Axis Bank has strengthened its positioning — on both the assets and liability side — and it may be set to deliver sustained improvement in performance. The valuation gap between Axis Bank (which trades at 1.4x core book value (or BV) and peers like ICICI Bank (valued at 2x BV) is expected to narrow.
Devangshu Datta reports.
Axis has started gaining market share on current account savings account or CASA (where its growth rate of 14 per cent comfortably beats aggregate industry growth rate of 10 per cent).
The CASA ratio is at 44 per cent (up 100 basis points (bps) quarter-on-quarter or QoQ).
It is leveraging the digital ecosystem, focusing on acquisition of corporate salary accounts, and also cross-selling products to existing clients.
The acquisition of Citibank India’s retail business should drive up CASA by 200 bps.
Management says Citi acquisition is on track and should be completed by the end of the 2022-23 financial year (FY23) or early FY24.
The NIM (net interest margin) is up to 3.96 per cent (+36 bps QoQ).
This is still lower against peers like ICICI Bank but the gap is narrowing, from 64 bps in the first half (H1) of FY22 to 36 bps in H1 FY23.
Loan growth, credit cost, and ROE (return on equity) are all, more or less, at the same levels as frontline private banks.
The share of retail loans has increased from 45 per cent in FY2017 to 55 per cent in H1FY23.
The key focus segments are retail, SME, and mid-corporate loans, and these are growing at a healthy pace.
In Q2FY23, retail, SME and wholesale sectors saw growths of 19 per cent, 28 per cent and 7 per cent QoQ, respectively.
The management remains confident of sustaining momentum, given festival season demand.
Deposit growth was lower at 10 per cent YoY (year-on-year), and 1 per cent QoQ.
All this means that the valuation should improve.
If the price to book value (P/BV) ratio increases to around 2x, the price would rise to around Rs 1,140.
However, the share has seen quite a bit of selling, so the current trend is down, with price at around Rs 930.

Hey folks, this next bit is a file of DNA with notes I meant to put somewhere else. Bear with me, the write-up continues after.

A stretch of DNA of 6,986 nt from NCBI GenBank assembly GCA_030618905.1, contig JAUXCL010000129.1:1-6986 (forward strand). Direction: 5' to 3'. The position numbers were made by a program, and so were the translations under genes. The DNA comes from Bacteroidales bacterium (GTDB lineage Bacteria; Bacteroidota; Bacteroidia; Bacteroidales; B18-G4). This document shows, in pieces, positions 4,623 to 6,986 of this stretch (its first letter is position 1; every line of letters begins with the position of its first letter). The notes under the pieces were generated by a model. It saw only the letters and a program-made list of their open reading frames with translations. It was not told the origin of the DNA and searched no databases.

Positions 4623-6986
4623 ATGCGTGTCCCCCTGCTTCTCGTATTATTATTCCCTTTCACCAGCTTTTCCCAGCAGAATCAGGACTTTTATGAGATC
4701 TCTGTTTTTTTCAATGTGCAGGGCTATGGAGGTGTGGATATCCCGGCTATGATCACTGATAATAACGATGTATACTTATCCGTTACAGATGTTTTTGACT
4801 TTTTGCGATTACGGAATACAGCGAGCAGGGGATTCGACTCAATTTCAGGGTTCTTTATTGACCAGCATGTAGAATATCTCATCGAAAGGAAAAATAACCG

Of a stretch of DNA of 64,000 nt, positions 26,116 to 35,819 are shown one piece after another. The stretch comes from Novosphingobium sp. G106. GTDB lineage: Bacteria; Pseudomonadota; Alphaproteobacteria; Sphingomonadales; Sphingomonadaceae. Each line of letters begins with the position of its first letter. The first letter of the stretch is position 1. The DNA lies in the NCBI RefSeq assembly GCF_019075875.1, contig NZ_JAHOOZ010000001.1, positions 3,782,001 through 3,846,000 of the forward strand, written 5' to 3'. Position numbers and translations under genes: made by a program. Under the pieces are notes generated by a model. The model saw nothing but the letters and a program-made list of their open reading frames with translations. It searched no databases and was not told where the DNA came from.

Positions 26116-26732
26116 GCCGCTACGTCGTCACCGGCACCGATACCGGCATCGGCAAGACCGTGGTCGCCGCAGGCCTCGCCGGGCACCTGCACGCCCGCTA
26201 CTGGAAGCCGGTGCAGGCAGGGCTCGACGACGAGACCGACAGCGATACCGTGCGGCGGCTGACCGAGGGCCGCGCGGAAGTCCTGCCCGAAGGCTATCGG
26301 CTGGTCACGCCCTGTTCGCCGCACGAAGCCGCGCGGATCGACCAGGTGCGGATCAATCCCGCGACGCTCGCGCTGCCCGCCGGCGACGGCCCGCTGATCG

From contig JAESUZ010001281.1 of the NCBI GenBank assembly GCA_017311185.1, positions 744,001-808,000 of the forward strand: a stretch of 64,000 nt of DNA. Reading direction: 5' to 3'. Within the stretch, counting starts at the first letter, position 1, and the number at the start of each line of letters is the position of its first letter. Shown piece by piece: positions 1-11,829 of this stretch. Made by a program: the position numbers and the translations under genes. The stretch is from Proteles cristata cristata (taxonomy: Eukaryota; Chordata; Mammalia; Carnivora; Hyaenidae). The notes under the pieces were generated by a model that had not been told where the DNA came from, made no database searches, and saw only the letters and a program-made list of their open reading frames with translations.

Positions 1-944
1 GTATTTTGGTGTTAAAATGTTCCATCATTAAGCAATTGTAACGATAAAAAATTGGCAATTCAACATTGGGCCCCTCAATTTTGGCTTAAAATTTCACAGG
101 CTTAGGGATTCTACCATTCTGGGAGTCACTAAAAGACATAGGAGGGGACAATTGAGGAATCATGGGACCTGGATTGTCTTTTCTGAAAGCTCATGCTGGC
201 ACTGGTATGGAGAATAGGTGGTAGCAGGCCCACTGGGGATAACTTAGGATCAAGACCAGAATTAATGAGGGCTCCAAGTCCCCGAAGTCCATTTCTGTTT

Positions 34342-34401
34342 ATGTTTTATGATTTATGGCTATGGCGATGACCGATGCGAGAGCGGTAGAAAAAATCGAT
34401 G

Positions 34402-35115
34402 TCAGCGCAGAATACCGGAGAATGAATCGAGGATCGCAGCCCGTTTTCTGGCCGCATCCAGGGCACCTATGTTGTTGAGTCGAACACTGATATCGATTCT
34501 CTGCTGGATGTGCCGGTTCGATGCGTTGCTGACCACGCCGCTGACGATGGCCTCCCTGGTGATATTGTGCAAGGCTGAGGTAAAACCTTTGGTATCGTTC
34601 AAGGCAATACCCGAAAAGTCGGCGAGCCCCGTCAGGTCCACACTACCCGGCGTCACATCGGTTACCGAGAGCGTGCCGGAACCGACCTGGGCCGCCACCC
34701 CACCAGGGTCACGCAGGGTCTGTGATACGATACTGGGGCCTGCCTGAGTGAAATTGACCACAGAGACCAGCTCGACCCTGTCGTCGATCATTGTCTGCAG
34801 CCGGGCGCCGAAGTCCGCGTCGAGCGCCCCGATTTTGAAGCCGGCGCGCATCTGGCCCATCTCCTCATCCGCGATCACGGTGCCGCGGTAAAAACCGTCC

Given a favourable environment, the focus on growth should be fruitful.
On the liability front, the improving market share on CASA is a key positive but deposit growth rate needs to improve.
Asset quality challenges, on the retail and wholesale front, seem to have been met with declining gross slippages.
There’s been strong improvement in underwritings and reduction in impaired loans.
There’s also been improvement in the ratio of risk weighted assets to advances.
The bank also carries a buffer of non-NPA (non-performing assets) provisions to cushion itself from any potential shocks.
Asset quality for gross non-performing loans (NPL), net NPL, restructuring is at 2.7 per cent, 0.55 per cent and 0.4 per cent, with improvements in every category.
Slippages are at Rs 3,400 crore (2 per cent of loans, annualised) which led to lower credit costs of 44 bps (annualised).
Analysts expect further improvement in NIM over the medium term, to be driven by loan growth, focussed on the higher yield unsecured segment.
Currently, unsecured loans stand at 9 per cent of the total book (ICICI Bank is at 12 per cent).
Across the banking sector, there’s an increased cost of deposits as frontline banks have started to raise rates of retail deposits across maturities.
This will impact margins and the Axis Bank gap with peers should reduce further.
One key risk is an economic slowdown due to which loan growth slows and there’s higher-than-anticipated credit cost and lower-than-expected margin expansion.
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